Exploitation cinema’s greatest heavy, Sid Haig, has died aged 80.
It was a role that he would grow to resent, but Sid Haig, who died this weekend, was one of the great heavies of American cinema, playing the brooding bad guy in assorted cult movies and making guest star appeaeances on countless TV shows. It was the latter that eventually made Haig retire from acting in 1992, frustrated with both the typecasting and the demands of formulaic television, but he would have a career revival at the end of the 1990s, finding a new fan base as a horror movie villain.
Haig started his career in Jack Hill’s student film The Host in 1960, and the pair would work together regularly in subsequent years. Haig and Hill’s best film is the deliciously weird Spider Baby, with Haig as Ralph, the most mentally deteriorated member of the Merrye family – he’s barely recognisable in the film, but creates an extraordinary character who is both childlike and monstrous, and he’s an unforgettably creepy presence. More typical roles for Hill included appearances as thugs, villains and sleazeballs in The Big Doll House, Coffy, Foxy Brown and Black Mama, White Mama. These films are Haig at his best – charismatic but dangerous, guaranteed to steal any scene he appeared in. Haig seemed born to be a heavy – his bald head and beard, his height and booming voice and his intensity as a performer made him one of cinema’s most memorable tough guys and most outrageous of villains.
As well as Hill, Haig made great exploitation films for directors like Eddie Romero and others, and more mainstream projects like THX 1138 and Diamonds Are Forever in the early 1970s in a career that kept him busy, often making several films a year. From the middle of the decade onwards, he was also doing a lot of TV, and this continued into the 1980s. Eventually, the TV would take over his career almost entirely, and it’s easy to understand how frustration would set in, as the meaty roles of his movies were watered down into a series of interchangeable henchmen and second-string thugs. For Haig, who was nothing like the characters he portrayed in real life, it all became too much – not just the typecasting but the relentless treadmill of weekly TV shows that meant he couldn’t even bring any sense of nuance to these characters in the way he could in the movies. In 1992, he walked away from his acting career.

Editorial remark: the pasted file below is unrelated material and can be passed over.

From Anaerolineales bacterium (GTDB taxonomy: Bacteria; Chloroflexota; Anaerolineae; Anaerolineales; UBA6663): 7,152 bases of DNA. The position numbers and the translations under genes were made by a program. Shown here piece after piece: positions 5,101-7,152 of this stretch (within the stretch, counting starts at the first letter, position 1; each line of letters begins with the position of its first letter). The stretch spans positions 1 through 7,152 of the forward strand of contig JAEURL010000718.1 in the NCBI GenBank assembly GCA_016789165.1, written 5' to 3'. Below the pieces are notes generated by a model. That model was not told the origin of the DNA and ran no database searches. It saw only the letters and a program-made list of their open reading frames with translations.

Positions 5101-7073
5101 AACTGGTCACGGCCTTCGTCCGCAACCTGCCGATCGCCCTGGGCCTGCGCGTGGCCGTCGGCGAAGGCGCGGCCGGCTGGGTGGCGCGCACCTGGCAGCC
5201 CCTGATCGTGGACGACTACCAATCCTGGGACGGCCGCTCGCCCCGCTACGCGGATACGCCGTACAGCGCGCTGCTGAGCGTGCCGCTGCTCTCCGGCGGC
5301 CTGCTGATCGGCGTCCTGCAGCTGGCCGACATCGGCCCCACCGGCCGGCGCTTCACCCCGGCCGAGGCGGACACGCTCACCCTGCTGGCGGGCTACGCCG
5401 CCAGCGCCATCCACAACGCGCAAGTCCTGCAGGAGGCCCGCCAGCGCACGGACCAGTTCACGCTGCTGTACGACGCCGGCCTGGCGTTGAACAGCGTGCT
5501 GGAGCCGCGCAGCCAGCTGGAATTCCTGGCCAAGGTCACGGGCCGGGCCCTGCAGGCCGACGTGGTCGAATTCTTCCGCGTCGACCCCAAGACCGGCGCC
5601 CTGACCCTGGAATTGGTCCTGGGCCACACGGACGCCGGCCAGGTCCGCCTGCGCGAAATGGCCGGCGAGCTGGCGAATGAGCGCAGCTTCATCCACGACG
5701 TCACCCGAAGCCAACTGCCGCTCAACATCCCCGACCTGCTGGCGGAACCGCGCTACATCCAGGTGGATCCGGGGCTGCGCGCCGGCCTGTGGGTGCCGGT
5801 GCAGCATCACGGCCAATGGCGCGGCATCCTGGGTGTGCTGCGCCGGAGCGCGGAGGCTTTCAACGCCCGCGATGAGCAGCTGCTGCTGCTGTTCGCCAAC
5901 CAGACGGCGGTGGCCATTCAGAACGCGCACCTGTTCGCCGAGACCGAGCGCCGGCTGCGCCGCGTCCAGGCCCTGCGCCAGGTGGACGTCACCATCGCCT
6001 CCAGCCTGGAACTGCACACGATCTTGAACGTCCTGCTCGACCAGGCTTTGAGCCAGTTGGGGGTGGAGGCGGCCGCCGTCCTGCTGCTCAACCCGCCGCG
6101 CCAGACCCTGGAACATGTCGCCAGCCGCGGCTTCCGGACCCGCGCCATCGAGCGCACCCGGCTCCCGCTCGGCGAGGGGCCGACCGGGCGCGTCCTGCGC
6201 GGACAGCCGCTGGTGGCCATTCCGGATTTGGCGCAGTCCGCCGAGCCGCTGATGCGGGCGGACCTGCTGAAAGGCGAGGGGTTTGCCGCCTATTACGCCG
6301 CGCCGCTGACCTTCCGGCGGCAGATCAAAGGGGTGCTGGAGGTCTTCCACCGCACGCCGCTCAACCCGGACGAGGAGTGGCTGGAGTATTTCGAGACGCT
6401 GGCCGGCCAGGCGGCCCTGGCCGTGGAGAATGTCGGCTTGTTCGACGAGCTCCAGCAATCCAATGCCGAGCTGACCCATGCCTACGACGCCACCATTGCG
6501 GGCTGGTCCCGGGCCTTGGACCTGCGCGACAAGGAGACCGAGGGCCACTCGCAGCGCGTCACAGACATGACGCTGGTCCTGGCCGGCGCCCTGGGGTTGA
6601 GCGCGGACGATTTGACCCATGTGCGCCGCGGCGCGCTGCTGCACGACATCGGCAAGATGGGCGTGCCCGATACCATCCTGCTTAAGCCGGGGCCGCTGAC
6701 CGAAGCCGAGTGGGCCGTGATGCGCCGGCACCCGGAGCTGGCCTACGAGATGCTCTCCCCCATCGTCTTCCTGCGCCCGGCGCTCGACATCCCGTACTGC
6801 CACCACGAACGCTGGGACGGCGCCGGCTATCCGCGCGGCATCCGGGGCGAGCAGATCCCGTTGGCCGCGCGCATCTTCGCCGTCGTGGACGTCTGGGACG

He was tempted back by Tarantino in Jackie Brown in 1997, but his comeback was really down to Rob Zombie, who persuaded him to appear in House of 1000 Corpses as Captain Spauling, creating a new iconic horror character and setting Haig on a new career path as a horror icon. Not all the films he subsequently made were good (Night of the Living Dead 3D, anyone?) and a pedant might say that being a horror villain is not that much different to being an action movie villain, but Haig was off the relentless TV treadmill, could be a lot more picky about his projects and seemed genuinely thrilled by the new fan base he discovered for his work. In truth, the fans had always been out there – but the cult status of horror and the convention circuit helped bring it home. It would be fair to say that haig revelled in his new popularity, and his work in the last twenty years has been almost exclusively in the genre.
Haig had an unspecified acident earlier this month and was rushed to intensive care. While it seemed that he was on the road to recovery, he passed on September 21st. He’ll be missed as an unforgettable screen presence and a person.